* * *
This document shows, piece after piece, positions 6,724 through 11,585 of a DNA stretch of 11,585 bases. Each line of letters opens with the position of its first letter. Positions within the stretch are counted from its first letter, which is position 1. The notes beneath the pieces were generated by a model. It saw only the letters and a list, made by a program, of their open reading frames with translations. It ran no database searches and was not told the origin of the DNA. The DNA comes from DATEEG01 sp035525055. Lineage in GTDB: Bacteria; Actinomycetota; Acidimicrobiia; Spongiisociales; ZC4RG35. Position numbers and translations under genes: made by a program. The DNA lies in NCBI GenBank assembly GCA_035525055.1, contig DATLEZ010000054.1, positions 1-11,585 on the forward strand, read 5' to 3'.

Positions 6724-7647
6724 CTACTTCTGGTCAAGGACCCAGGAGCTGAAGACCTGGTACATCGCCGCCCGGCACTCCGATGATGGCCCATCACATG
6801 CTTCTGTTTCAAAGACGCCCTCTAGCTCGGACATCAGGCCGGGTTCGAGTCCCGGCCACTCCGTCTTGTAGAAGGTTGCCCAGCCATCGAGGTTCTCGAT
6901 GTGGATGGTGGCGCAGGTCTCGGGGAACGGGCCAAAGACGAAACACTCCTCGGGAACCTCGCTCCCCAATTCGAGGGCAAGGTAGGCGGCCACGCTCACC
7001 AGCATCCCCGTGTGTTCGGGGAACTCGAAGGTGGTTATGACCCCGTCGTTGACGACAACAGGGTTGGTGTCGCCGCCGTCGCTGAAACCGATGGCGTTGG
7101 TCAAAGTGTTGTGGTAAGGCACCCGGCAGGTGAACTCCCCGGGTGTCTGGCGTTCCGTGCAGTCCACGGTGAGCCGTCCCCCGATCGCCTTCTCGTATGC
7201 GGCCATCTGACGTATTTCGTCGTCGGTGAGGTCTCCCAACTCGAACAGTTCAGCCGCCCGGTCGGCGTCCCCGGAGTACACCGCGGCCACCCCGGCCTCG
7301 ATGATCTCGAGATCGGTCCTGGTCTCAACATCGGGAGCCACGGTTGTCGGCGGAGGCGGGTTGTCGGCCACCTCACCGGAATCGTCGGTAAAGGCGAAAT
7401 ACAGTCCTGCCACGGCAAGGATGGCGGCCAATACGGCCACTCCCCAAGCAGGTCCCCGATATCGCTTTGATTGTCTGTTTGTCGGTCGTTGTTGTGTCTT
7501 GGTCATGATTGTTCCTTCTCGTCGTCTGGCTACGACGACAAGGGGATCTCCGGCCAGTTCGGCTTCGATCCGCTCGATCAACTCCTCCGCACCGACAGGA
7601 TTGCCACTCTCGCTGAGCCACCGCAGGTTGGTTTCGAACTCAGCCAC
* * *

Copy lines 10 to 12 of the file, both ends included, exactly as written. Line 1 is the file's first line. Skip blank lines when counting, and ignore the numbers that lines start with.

7401 ACAGTCCTGCCACGGCAAGGATGGCGGCCAATACGGCCACTCCCCAAGCAGGTCCCCGATATCGCTTTGATTGTCTGTTTGTCGGTCGTTGTTGTGTCTT
7501 GGTCATGATTGTTCCTTCTCGTCGTCTGGCTACGACGACAAGGGGATCTCCGGCCAGTTCGGCTTCGATCCGCTCGATCAACTCCTCCGCACCGACAGGA
7601 TTGCCACTCTCGCTGAGCCACCGCAGGTTGGTTTCGAACTCAGCCAC